The two-way end of train device incorporates this additional feature. The engineer can command an emergency brake application at the rear of the train by flipping a toggle switch in the locomotive cab. When the toggle switch is flipped, the two-way end of train device will open the end of the brake pipe and vent all of the air, thus triggering an emergency brake application from the rear of the train. Safety Board investigators believe that two-way end of train devices are essential to the safe operation of cabooseless trains because they offer the only effective means of stopping a train if the train line is blocked by a turned angle cock, crimped air hose, frozen air line, or other such circumstances. Two-way end of train devices have been required on Canadian railroad trains since 1987.
The Safety Board's first recommendation on two-way end of train devices was a result of the February 2, 1989, Helena, Montana accident. About 4:30 a.m. local time, freight cars from Montana Rail Link Inc. westbound train 121 rolled eastward down a mountain grade and struck a stopped helper locomotive consist, Helper 1, in a Helena freight yard. The locomotive consist of train 121 included three helper units and three road units positioned at the head end of a 49-car train. The crew members of train 121 had uncoupled the locomotive units from the train to rearrange the locomotive consist while stopped on a mountain grade. In the collision and derailment, 15 cars from train 121 derailed, including three tank cars containing hydrogen peroxide, isopropyl alcohol, and acetone. Hazardous materials released in the accident resulted in a fire and explosions. About 3,500 residents of Helena were evacuated. Two crewmembers of the helper struck by the runaway train were slightly injured. The estimated damage (including clean-up and lading) as a result of this accident exceeded $6 million.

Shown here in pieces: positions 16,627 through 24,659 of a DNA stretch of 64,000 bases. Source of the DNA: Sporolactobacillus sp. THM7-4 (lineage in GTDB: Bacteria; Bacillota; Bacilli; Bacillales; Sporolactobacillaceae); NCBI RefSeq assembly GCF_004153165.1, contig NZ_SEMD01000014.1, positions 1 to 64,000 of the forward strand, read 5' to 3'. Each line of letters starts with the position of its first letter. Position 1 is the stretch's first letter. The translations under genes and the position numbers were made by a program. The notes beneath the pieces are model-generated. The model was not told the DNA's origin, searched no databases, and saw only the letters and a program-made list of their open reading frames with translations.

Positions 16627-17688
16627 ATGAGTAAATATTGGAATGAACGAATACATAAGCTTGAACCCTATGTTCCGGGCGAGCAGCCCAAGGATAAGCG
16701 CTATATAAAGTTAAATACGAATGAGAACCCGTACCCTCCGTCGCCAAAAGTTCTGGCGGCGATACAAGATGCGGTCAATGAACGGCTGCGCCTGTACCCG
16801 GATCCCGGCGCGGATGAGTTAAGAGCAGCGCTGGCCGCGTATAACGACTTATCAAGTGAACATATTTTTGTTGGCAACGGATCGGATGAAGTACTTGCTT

The National Transportation Safety Board determined that the probable cause of this accident was the failure of the crew of train 121 to properly secure their train by placing the train brakes in emergency and applying hand brakes when it was left standing unattended on a mountain grade. Contributing to the accident was the decision of the engineer to rearrange the locomotive consist and leave the train unattended on the mountain grade, and the effects of the extreme cold weather on the air brake system of the train and the crew members. Also contributing was the failure of the operating management of the Montana Rail Link to adequately assess the qualifications and training of employees placed in train service. Contributing to the severity of the accident was the release and ignition of hazardous materials. The Safety Board recommended that the Federal Railroad Administration (FRA):
Require the use of two-way end-of-train telemetry devices on all cabooseless trains for the safety of railroad operations.
The FRA had incorporated language in the "Power Brake Regulations" to address two-way end of train device requirements. However, the same day that the FRA was holding hearings on the revised "Power Brake Regulations," the Cajon Pass accident of December 14, 1994, occurred.